Speaking of blessings. Denise lives two doors up. She’s a nursery nurse at the children’s hospital nursery. Caring for and educating the children of health care professionals. Denise has a family of her own. Her partner of more than 25 years lives in a house in the next road. They have their own space but share a life together. Denise always knocks on my door with Christmas, birthday and Easter treats for the kids. For absolutely no reason other than she is the kindest soul.

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The sun comes up in the mornings and illuminates a pyramid gable end of the house out the back. A satellite dish the only blot on the golden bricks. I look forward to this and in the summer months I can time it along with when the bin truck comes on Fridays to collect the purple bins dotted along the street. It’s home.

 

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Malted Milk

I dunked my malted milk a little bit too long and en route to my mouth, it landed with a splat, in my pen pot. Saturday mornings in bed with my laptop – summed up in one FFS moment. 

I woke up with an urgency to write today. Which is awesome. I made a coffee, grabbed a haul of inspirational prompt books which sit on my bookshelf and dived back into bed with a stack of biscuits and a determination to get 500 words down on the page.

What started out as a desire to create, it slowly turning into a procrastination exercise to avoid having to clean my pen pot. All my good pens, the ones I keep from the kids, the hotel pens my boyfriend has swiped from hotels when he travels with work, and all the ace freebies, now coated in a thick layer of malted milk and coffee.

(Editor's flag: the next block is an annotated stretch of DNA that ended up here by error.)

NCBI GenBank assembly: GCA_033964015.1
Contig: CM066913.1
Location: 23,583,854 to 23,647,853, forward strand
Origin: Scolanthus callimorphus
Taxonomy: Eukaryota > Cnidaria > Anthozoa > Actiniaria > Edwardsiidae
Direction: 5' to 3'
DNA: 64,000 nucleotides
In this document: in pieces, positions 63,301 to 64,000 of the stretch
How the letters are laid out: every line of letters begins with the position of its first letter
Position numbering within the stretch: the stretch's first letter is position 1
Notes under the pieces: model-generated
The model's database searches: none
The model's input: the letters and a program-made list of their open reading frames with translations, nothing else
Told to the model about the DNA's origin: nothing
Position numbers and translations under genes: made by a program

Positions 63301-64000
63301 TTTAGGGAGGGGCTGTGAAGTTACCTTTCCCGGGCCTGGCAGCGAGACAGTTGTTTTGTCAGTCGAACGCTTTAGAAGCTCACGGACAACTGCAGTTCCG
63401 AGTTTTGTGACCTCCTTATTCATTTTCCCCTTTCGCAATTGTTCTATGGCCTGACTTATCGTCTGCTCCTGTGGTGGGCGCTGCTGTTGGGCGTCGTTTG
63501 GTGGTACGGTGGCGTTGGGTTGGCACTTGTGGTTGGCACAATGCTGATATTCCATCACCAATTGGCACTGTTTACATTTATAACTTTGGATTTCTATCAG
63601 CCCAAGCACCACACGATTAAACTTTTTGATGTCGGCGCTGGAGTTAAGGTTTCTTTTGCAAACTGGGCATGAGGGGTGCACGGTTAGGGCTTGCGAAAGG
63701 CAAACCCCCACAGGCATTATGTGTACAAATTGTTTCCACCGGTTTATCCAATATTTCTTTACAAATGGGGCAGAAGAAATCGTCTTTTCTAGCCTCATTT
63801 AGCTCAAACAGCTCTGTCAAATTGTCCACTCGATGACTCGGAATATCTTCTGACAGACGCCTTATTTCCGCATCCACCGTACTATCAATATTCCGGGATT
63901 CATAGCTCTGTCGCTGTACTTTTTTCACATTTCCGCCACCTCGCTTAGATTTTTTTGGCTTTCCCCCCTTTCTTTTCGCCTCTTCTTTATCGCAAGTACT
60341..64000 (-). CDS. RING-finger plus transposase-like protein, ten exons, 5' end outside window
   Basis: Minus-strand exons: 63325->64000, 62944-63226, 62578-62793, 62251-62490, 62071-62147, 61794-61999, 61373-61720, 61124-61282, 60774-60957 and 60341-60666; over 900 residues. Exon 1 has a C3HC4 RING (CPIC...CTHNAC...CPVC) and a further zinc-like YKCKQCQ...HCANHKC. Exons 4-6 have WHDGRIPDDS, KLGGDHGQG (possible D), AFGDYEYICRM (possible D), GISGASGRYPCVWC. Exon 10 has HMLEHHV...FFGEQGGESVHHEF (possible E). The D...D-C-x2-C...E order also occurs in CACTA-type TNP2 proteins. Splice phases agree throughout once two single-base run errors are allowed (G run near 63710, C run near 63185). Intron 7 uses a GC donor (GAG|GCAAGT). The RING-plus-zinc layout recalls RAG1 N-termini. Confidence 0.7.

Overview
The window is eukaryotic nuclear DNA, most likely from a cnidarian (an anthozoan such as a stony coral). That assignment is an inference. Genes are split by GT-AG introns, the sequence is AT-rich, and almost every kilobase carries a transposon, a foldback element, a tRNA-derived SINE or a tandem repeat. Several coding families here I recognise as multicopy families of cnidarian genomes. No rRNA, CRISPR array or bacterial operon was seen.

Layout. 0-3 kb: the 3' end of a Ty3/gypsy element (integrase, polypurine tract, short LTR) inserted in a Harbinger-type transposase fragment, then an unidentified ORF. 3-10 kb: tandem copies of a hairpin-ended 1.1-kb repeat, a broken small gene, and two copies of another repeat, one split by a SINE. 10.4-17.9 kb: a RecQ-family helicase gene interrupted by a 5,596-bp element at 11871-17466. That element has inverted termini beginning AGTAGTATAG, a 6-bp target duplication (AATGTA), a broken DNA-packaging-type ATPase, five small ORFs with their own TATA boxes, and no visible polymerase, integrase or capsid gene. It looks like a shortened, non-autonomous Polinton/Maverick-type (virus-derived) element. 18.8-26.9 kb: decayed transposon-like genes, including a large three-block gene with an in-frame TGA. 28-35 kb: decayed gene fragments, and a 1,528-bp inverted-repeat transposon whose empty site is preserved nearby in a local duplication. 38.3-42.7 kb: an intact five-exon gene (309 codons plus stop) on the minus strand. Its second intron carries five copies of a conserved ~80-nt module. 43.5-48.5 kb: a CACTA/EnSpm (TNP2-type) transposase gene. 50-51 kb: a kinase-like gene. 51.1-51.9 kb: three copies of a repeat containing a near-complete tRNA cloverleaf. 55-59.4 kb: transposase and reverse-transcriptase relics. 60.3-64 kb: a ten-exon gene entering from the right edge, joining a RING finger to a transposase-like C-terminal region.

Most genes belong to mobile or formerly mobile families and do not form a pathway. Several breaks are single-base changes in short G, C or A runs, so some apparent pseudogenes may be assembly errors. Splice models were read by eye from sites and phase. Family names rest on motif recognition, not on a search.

Is it considered old school to still write with pen and paper? To put a blog post live I obviously have to transcribe my writing into digital format, but it feels more personal and real to write a first draft on paper.

I got a tonne of photos printed out yesterday too. Is that old school now? I’ve reverted back to my teens and stuck a load up on my wall above my desk. Pics of the kids, the dog, the boyfriend, snaps I took in Paris a few weeks back. The woman in the photo shop explained that people rarely print now unless its to go straight in a frame on the wall. Or in a cute keyring, snow globe or Valentine’s Day gift (yep, it’s almost that time again), but more on that later.

Playing board games, that’s old school. ALthough I heard yesterday there’s now a 10 minute game of Monopoly available. Probably because no one can afford to buy anything and they’ve swapped out Jail for moving back in with you folks.

Speaking of board games, I took the kids to see Jumanji: The Next Level, at the flicks last weekend. Since watching the original and first instalment reboot featuring Karen Gillan, The Rock and Jack Black, they’re been obsessed. I found myself saying “You know it started out as a board game, right?” quite a lot, as the digital SNES looking game in the film, brought the story up to the modern day expectations. Still, at age 5, 8 and 14 it was a refreshing change to find a film we all wanted to see.

SPOILER ALERT: Danny Devito and Danny Glover are in the latest film and make it a must see if you’ve followed the franchise.

Back to the old school. Tell you what else I absolutely love doing, hold on to your hats here people, it’s about to get raucous. I love doing Sudoku in the free Metro paper you get on the buses and trains. My commute into town seems to go much quicker while I’m wracking my brain trying to get the squares lined up with the correct digit. It’s probably the only time of the day I’m not talking, or listening to music. I’m fully engaged, kicking myself for not trying harder in GCSE Maths and wondering if the woman next to me is silently screaming out ‘YOU’VE F*CKED UP THE TOP RIGHT HAND BOX, YOU TIT.

I dabbled a bit in Brain Training on the DS when I could be arsed remembering to charge it. But providing I’ve got a pen, which come on, who hasn’t got a random biro in their bag? I’m good to go, even if it needs a wipe clean first. Malted Milk, FFS.

 

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I’m a Story-teller, whats your superpower?